A film about place and memory, a farmhouse in Japan, and the lives of the people who called it home.

A beautiful short film about John Roderick, an Associated Press reporter in Japan, and his discovery of an old farmhouse in Japan. He and his adopted son Yoshihiro Takishita, an architect and antique dealer, transported and restored the farmhouse in a suburb of Tokyo. Shot just a month after the death of Roderick, the film looks at the memories within the walls of the minka farmhouse (via Ignant).

[vimeo vimeo.com/20658635 w=500&h=400]

The Streets of Tokyo

[vimeo vimeo.com/7892412 w=500&h=400] This video by Vincente + Sara of the streets of Tokyo is serene, lovely and full of slow movement. It makes me want to visit again, to see again the small things hidden within the bustling city. But I actually debated whether to post this video because it's essentially a promotion for Zara, which was one big chaotic mess last time I was there. Here's to the hope that good advertising erases a blah experiences (via GOOD).


[youtube=http://www.youtube.com/watch?v=JOvZAxAN9ng&hl=en_US&fs=1&] Over the weekend I watched this documentary about the artist Clayton Patterson, self-appointed visual historian of the Lower East Side subculture since the early 1980s. He started documenting daily life through photography and picked up video in 1986 when the handheld camcorder came onto the scene.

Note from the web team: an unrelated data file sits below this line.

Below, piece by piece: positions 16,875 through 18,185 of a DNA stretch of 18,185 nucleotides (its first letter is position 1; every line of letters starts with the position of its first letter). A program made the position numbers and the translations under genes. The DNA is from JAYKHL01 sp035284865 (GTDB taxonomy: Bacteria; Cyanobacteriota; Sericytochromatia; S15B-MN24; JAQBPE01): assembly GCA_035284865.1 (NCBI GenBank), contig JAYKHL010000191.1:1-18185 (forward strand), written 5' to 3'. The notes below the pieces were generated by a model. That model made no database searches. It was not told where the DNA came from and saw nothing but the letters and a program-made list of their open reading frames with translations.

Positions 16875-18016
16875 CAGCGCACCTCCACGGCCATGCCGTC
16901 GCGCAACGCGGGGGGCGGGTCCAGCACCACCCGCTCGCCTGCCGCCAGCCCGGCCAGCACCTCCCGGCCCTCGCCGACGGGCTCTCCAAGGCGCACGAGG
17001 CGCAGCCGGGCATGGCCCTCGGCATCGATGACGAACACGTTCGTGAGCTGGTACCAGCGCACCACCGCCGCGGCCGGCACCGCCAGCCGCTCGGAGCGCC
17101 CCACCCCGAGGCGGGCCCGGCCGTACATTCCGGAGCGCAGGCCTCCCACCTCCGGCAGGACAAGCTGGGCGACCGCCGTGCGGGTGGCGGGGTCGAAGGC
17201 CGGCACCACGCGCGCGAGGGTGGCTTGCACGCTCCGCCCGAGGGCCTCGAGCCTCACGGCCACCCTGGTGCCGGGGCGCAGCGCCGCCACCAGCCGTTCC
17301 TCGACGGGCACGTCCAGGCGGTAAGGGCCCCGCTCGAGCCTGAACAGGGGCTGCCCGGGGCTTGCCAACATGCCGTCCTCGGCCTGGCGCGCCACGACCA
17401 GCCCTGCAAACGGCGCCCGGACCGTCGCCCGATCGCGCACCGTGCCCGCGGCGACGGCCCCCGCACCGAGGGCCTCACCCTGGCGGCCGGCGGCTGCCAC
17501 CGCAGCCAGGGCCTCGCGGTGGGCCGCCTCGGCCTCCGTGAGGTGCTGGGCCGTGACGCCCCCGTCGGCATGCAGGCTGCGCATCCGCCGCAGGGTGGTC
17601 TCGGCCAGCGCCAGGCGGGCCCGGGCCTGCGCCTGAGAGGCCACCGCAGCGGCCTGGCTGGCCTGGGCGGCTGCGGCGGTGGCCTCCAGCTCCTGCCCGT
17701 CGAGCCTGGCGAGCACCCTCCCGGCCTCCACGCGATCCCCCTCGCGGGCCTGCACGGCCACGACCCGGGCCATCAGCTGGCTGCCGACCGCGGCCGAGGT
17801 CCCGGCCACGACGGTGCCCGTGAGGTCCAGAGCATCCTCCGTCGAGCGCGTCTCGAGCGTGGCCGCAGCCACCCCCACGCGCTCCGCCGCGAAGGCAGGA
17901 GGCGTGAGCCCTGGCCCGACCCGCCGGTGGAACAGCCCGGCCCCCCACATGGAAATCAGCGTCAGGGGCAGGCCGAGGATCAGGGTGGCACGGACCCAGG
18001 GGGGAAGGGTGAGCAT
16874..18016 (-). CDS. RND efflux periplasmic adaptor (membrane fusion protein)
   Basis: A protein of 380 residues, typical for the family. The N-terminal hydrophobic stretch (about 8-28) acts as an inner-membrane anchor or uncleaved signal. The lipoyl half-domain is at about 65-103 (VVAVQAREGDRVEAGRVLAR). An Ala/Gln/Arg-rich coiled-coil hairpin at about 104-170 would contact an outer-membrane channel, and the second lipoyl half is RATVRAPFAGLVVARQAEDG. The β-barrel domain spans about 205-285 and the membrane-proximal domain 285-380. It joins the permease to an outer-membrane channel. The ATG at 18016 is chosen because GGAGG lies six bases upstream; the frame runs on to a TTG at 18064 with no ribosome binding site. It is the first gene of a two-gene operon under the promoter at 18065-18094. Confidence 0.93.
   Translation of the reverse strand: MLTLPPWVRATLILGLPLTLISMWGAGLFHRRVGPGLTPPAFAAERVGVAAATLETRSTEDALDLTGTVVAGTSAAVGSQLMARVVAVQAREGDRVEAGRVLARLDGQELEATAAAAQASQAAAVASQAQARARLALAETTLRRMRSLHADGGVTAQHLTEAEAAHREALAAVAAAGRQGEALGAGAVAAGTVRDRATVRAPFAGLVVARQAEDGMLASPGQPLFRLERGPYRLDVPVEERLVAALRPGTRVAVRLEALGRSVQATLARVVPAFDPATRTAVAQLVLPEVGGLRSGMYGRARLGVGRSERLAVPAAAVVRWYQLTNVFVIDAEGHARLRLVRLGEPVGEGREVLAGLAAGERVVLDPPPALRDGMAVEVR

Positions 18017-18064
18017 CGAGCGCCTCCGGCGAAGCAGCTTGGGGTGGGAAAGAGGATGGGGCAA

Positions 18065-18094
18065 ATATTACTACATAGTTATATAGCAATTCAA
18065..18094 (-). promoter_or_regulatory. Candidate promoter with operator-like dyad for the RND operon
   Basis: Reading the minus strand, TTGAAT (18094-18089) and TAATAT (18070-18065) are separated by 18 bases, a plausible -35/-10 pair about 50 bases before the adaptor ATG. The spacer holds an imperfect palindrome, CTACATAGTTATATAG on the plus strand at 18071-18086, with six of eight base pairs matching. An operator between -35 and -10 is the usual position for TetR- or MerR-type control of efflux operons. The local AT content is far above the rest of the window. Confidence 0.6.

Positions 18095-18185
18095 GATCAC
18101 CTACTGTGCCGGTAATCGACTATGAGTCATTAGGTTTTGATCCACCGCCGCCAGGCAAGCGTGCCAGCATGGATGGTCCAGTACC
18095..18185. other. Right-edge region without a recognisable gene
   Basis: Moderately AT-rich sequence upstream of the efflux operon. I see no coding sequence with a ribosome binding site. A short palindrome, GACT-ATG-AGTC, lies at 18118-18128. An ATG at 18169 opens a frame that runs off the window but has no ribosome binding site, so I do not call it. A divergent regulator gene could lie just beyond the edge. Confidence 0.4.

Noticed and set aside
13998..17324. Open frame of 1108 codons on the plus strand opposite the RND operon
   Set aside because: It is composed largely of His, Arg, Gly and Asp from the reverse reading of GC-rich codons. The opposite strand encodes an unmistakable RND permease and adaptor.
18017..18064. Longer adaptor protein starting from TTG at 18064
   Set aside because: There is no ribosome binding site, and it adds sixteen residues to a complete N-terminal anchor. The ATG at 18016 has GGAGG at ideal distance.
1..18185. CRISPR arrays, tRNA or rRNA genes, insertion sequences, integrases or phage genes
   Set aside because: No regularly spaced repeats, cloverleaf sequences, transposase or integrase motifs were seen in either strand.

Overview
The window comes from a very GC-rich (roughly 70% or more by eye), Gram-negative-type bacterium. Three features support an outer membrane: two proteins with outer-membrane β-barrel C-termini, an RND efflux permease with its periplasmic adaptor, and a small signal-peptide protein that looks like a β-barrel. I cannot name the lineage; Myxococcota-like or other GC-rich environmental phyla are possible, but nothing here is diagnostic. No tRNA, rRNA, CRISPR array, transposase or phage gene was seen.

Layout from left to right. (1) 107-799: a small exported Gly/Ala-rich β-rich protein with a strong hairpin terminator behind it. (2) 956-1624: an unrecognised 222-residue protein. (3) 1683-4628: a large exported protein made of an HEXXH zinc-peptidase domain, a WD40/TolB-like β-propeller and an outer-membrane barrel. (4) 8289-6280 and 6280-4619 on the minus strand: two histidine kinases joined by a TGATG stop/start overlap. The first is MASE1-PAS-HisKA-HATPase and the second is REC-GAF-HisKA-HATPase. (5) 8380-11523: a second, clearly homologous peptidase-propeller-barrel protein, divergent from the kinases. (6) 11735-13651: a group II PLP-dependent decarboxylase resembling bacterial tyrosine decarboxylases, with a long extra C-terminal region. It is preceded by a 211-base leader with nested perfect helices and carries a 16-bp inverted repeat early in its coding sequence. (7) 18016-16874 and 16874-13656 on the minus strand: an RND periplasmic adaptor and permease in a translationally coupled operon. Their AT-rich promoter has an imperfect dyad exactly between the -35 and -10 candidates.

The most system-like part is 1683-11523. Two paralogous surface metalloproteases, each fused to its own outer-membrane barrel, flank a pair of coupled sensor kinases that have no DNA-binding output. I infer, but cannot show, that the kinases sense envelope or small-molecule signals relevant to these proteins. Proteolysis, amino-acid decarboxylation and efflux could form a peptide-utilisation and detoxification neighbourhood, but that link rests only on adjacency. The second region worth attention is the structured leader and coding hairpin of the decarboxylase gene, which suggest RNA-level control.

"Realizing the unlimited potential of video he quickly rode a new wave into a world of politics and activism, employing documentation as a tool to combat corrupt authority, corporate takeover, and eventually gentrification."

- Rebel with a Lens in The Brooklyn Rail

He amassed over 100,000 photographs and over 10,000 hours of video, mostly famously his footage of the police brutality in the Tompkins Square Park riots. In a New York Times multimedia feature, Patterson describes some of his photos and the now-gone scene.